-----------------.  2003.  “Re Prints published By George Gebbie.” Private e-mail to W.E. McGrath.  22 January.

-----------------.  2003.  “Re Horse Fair.” Private e-mail to W.E. McGrath.  23 January.

-----------------.  2003.  “Re Square Jaw.” Private e-mail to W.E. McGrath. 24 January.

-----------------.   2003. “Re schools attended.” Private e-mail to W.E.McGrath. 24 January.

-----------------.   2003.  “Re George Gebbie’s arrival in Phila. & petition.” Private e-mail to W.E.McGrath. 5 February.

-----------------.  2003. ”Episcopal Church.” Private e-mail to W.E.McGrath. 18 February.

----------------.    2003. “Re Studios.”  Private e-mail to W.E. McGrath.  2  March.

----------------.   “Re canvassing.”  Private e-mail to W.E. McGrath.  10 March 2003.

----------------.   Private e-mail to W.E. McGrath.  31 January 2004.

Bogart, Michele H. 1990.  “Artistic Ideals and Commercial Practices; the Problems of Status for American Illustrators.”  Prospects 15: 225-281.

Burt, Nathaniel.  1963.  The Perennial Philadelphians; the Anatomy of American Democracy.  Boston, Toronto, Little, Brown & Co.   625pp.

Collins, Douglas. 1994. America’s Favorite Food; the Story of Campbell Soup Company. Harry N.  Abrams, Inc. Publishers.  216 pp.

Crumb, Sara F.  1972? “The House that Jill Built.”  Archives of the Plastic Club, Philadelphia, Pa. (ms., 9 handwritten pp.)

Drayton, Grace.  1910.  “Dolly Dimples.”  (

Drayton, Grace and Pat Sullivan.  1931.  “Grace Drayton and Pat Sullivan talk about the effect of comic strips on children.” Sound Recording.  [On tape, it can be requested on CDROM from Michigan State University Libraries.  Special Collections Division.  Reading Room Index to the Comic Art Collection.]

Gammage, Jeff. 2004.  Campbell Kids Still Slurping after 100 Years.   Philadelphia Enquirer.  Sunday, Mar 7, 2004. (, 2p.)

Gebbie, George.  1894.  Catalogue of the Valuable Library of the Late George Gebbie, Esq. Of Philadelphia Embracing the Most Sumptuous Art Works in Elaborate Bindings Including the Greatest Galleries of Europe, and an Extraordinary Collection of the Works of the English Standard Authors, Best Editions in Special Bindings, also  a Magnificent  Work of Art in Feather-Work View of the Court of Hernando Cortez to be Sold … Philadelphia, Thos. Birch Sons. 84p

Goodman, Helen.  1987.  “Women Illustrators of the Golden Age of American Illustration.” Woman’s Art Journal.  Spring-Summer.  8(1):13-20.  Women illustrators  of the period are not only of interest  historically; several of them, most especially the artists under review here—Alice Barber Stephens, Jesse Wilcox Smith, Elizabeth Shippen Green, Charlotte Harding Brown, Violet Oakley, and Rose O’Neill—were also exceptionally talented.”

Horn, Maurice, ed. 1976. “Drayton, Grace.” World Encyclopedia of Comics, Chelsea House, 785p.

Jackson, Denis. n.d.   “Grace G. Drayton.”

MacIlvaine, Barbara. n.d.  “A History of the Plastic Club.”

Marschall, R.  1980.  “Comic Masters; Rediscovering Forgotten Geniuses.”  Horizon.  23(7):42-51.

Martin, Kevin.  n.d.  Personal letter to W.E.McGrath

Miller, George and Dorothy Miller. 1976.  Picture postcards in the United States, 1893-1918.  New York, Clarkson N. Potter.

Miss Grace G. Wiederseim, 1907.  “The Illustrator  of Nursery Rhymes from Mother Goose.”  Bookman, 26(3):226. 

The National Cyclopaedia of American Biography.  1927. "Drayton, G.G." New York, James T.White & Company, Current Volume B,  402p.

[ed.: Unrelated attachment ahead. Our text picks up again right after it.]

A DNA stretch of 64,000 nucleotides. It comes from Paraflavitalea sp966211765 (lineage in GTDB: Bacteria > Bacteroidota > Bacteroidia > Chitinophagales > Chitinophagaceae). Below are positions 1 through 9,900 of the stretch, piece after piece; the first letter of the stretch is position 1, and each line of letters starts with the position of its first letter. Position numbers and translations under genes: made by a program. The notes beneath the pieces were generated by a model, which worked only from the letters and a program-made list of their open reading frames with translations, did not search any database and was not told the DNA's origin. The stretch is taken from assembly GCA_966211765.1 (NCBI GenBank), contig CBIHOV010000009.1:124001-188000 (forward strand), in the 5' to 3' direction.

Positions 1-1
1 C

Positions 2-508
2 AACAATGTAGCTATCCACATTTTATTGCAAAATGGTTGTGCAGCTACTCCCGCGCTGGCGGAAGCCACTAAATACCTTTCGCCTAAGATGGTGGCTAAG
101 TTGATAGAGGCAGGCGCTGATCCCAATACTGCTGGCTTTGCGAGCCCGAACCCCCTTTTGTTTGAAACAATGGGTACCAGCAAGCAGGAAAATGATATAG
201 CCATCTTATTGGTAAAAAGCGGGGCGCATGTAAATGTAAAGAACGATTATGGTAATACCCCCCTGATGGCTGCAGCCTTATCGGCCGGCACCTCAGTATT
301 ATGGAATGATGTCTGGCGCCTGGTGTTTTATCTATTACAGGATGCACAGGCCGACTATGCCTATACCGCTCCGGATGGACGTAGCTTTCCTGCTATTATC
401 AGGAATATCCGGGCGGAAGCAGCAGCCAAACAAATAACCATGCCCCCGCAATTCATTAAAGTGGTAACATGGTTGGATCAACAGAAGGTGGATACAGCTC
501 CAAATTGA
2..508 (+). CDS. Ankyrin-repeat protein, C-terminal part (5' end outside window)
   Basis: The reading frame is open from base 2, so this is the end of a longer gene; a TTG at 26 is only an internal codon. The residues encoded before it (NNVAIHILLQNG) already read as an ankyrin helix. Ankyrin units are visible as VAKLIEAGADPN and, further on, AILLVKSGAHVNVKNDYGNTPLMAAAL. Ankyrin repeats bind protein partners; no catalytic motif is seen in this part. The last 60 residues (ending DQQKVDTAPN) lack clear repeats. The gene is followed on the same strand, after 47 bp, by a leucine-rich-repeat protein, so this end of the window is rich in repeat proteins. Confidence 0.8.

New York Times.   6 April 1922, Sect VI,  p. 8, col. 2.

--------------------.   23 November 1923, p, 10.

--------------------.  12 August, 1923, p. xxii.

--------------------.  21 May 1925, p. 23.

--------------------.   6 March 1926, p. 19.

--------------------.   18 March, 1928, p. 28.

--------------------.   2 February, 1936, p. 149.

O’Sullivan, Judith.  1990. The Great American Comic Strip; One Hundred Years of Cartoon Art.  Little Brown (Bulfinch), 200p.

Petteys, Chris. 1985.  Dictionary of Women Artists; an International Dictionary of Women Artists Born Before 1900.  Boston, Mass., G.K. Hall, 851p.

The Philadelphia School of Design for Women.  1892-1893.  Announcement for the School Year 1892-1893.

Robbins, Trina.  1983.  “Women and the Comics.”  Cartoonist Profiles.60:40-45.

____________.  1993. A Century of Women Cartoonists. Northampton, Mass., Kitchen Sink Press.180pp.

Tebbel, John.   1975.  A History of Book Publishing in the United States, 4 volumes, NY & London, R.R. Bowker,  vol. 2, The Expansion of an Industry 1865-1919, 424p.

Walls, Nina de Angeli.  2001.  Art, Industry, and Women’s Education in Philadelphia.  Westport, Conn. Bergin & Garvey, 182p.

Wiederseim, Grace G.  1904.  “The Out-of Door Girl.”  The Booklover’s Magazine. 3(4):April. 

Wiederseim, Grace and Key Cammack.  1911. “The Warrior.”  Nash’s Magazine,  Sept. 4(no.6), pp. 751-752.

Woman’s Who’s Who in America; a Biographical Dictionary of Contemporary Women in the United States and Canada, Annual, 1914-1915 . ed. by John William Leonard. 



I wish to thank Janet Hays Austin for the many quotes and anecdotes in her email exchanges from which I have drawn freely.  I wish also to thank Cathleen Miller, archivist at Moore College of Art in Philadelphia for her generous help, as well as Kevin Martin, University Archivist at Drexel University, and all the librarians, especially Sarah Regan, at the J.V. Fletcher Public Library, Westford, Massachusetts.  And finally, thanks to my wife Shirley who has the uncanny ability to spot the most obscure typographical errors.    Grace Drayton, a Children’s Illustrator…doc     11-24-06 rev.


[2] The façade of 712-714 Spruce Street was preserved by the Philadelphia Architects and Buildings as part of the Historic American Buildings project in the 1970s.